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of everyone affected by epilepsy

Susan Jamison

Susan was 16 when she was diagnosed with epilepsy after a seizure at school. She was prescribed valproate, which proved effective in controlling her seizures. But she was never told at any point about the risks of birth abnormalities involved with taking valproate and says it left all her children Caroline, Anna and Joseph with serious learning disabilities, psychological problems and physical defects.

When Susan gave birth to her first child, Caroline, in 1992, she immediately knew that something was wrong. She said: “She was born with a strange facial look. Her ears were small and her eyes looked far apart. The paediatrician looked at her and asked if I had been taking valproate. I answered 'yes' but nothing more was said. I thought it was a passing query about whether I was taking my epilepsy medication and thought no more about it.”

Caroline was very slow to develop, only starting to walk after 19 months. Her speech was also much delayed. In fact, her deep-set features and developmental delay were classic signs of foetal valproate syndrome (FVS). Her second child, Anna, was born in 1994.

Susan said: “She turned out to be the worst affected, with low intelligence, ADHD and dyspraxia. Anna developed autism and had to go to a special needs school. She is now 26 and will never be able to live independently. She has an emotional age of four and will always need care, which I provide.”

After miscarrying in 1994, Susan later became pregnant with her youngest son, Joseph. He was born premature at 31 weeks, which Susan believes is also linked to valproate. He was in intensive care for a month with breathing trouble.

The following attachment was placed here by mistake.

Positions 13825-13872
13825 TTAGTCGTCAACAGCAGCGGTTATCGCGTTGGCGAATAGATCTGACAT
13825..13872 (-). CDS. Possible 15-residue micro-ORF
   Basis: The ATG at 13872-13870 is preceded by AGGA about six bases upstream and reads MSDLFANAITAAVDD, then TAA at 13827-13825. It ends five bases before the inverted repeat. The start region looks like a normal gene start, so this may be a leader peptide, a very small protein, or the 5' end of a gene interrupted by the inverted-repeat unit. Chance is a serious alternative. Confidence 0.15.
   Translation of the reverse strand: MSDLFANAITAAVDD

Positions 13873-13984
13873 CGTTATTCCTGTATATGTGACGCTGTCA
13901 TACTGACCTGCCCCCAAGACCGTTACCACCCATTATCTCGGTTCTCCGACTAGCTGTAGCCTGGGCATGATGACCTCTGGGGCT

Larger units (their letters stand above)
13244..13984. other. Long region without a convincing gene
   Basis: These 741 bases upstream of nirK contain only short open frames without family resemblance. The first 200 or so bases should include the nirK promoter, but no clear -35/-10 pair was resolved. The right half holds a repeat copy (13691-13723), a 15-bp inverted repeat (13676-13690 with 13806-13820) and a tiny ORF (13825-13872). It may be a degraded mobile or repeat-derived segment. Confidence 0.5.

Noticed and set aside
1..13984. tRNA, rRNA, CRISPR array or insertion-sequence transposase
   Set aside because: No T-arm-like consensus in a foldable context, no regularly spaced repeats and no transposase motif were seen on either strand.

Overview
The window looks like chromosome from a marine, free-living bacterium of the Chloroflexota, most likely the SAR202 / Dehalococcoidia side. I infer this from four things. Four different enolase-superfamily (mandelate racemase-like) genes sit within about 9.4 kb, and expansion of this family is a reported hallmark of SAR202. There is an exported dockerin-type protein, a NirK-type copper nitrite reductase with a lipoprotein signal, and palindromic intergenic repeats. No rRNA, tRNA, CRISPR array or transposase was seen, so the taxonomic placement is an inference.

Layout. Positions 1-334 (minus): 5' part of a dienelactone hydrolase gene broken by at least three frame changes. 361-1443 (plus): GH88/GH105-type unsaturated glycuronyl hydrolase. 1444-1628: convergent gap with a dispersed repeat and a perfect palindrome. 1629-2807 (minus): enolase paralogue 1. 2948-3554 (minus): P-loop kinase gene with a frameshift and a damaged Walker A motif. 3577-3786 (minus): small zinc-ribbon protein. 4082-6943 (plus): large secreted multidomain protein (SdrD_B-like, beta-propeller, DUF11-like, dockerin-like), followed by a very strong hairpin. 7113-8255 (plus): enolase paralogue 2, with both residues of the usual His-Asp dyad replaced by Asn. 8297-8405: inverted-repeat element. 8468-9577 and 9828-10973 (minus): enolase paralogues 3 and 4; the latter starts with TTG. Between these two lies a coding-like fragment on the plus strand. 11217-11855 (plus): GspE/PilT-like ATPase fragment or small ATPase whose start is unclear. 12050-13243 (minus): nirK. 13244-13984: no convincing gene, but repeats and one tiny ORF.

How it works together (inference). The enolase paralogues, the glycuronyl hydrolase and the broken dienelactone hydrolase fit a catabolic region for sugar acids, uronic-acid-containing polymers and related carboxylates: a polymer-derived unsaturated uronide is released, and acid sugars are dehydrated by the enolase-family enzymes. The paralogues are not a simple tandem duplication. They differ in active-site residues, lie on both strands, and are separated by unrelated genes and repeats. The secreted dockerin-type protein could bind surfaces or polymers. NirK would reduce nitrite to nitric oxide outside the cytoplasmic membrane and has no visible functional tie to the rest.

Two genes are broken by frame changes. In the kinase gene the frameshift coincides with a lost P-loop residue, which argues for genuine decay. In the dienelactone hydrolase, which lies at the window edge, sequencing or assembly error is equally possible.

Joseph is now 23 and works for a chain store. Susan said: “He has ADHD and dyslexia and his behaviour can be challenging. But he has a high IQ of 139 and is great with computers and musical instruments.”

For years, Susan always wondered why her children had been affected in this way. It wasn’t until February 2018 when she finally found out. The pharmacy where she works received leaflets about the then Health Secretary Jeremy Hunt launching the Independent Medicines and Medical Devices Safety Review into how the NHS and others had responded to birth defects caused by valproate.

She said: “I couldn’t believe for all those years I was in the dark about this. I always had a feeling something wasn’t right but no doctor ever told me of the risks involved with taking this drug. I felt very emotional at first when I found out about the dangers involved in taking valproate during pregnancy – then that turned to anger. I even had some counselling last year to help me process it all. It’s a mother’s duty to protect her children and I feel like I have failed them. I also ask myself how my children would have been if I hadn’t taken valproate – what kind of potential could they have reached?”

She continued: “If I had been told of the dangers of taking valproate, I would have thought about trying another drug, or minimise the risks involved by lowering my dosage. Or I could have decided not to have children at all. The point is I wasn’t given that choice. I think it’s shocking after all this time that there are still women out there who haven’t been warned of the risks involved. Only six months ago I got talking to a woman of my age who has children with learning disabilities and who takes valproate and she had no idea of the risks involved either. The situation needs to change. I still take valproate as it’s the only drug that controls my seizures. And I need to be well and alert to look after Anna.”


Susan Jamison
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